2. How long have you been writing, and when did you first consider yourself an author?

I’ve been writing books since I was fourteen, but I first considered myself an author when I completed a novel at the age of 18. The fact that I had actually finished something that was publishable solidified my decision to pursue this career path.

3. How has your environment/upbringing colored your writing?

The fact that my mother started reading to me when I was in the womb and my father told me wild, not-exactly-verifiable tall tales while I was still in the cradle, really engendered in me an early love for reading. I was also brought up on Classics and some really fantastic literature, which was the first step in causing the writing seeds to germinate from a young age.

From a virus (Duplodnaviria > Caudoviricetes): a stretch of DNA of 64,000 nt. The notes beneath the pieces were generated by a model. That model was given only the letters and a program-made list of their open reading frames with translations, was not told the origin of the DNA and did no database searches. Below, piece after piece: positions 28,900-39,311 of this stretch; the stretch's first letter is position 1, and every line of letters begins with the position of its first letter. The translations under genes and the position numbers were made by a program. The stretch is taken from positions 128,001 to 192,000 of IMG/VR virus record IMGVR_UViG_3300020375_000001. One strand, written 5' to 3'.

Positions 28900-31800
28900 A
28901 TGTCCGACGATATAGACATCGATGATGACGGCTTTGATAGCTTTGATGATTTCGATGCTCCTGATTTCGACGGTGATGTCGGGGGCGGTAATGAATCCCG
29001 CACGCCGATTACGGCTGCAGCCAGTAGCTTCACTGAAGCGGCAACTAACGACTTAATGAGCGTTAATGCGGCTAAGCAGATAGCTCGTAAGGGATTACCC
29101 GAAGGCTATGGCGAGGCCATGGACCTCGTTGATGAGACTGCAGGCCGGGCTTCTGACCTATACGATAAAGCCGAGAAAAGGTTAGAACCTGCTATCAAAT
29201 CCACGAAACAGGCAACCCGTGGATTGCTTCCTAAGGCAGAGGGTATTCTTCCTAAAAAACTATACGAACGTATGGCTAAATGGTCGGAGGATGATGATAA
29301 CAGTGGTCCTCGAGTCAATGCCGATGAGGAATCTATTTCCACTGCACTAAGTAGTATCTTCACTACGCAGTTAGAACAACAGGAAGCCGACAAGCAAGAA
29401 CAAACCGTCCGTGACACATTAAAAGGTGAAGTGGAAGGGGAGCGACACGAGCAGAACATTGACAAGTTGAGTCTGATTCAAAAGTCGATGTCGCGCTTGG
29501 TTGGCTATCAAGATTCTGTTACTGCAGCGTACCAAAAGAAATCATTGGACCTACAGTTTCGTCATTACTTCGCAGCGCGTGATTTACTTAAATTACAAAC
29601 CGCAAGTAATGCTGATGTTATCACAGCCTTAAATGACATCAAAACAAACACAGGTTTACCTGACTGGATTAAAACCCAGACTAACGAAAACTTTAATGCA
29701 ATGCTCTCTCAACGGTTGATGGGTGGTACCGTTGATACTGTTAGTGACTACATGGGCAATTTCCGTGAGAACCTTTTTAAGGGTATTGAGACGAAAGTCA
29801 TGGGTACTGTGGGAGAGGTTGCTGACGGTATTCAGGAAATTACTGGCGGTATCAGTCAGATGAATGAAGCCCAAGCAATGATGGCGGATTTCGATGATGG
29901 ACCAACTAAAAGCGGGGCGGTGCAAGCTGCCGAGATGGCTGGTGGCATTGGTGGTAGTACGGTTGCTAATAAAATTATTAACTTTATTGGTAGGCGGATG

Following on from this early fascination with storytelling, a big part of my childhood was spent watching and marveling over fantasy movies and TV shows (Willow, The Neverending Story, Jim Henson’s The Storyteller, and Return to Oz, to name a few). I was a sponge for these films and shows and couldn’t get enough of all their magic and wonder. And to show you how deep my love for these movies ran, at the age of three, I broke my ankle pretending to be Dorothy as she stepped across the rocks to avoid the quicksand. Yes, I was hooked from a very early age. 😉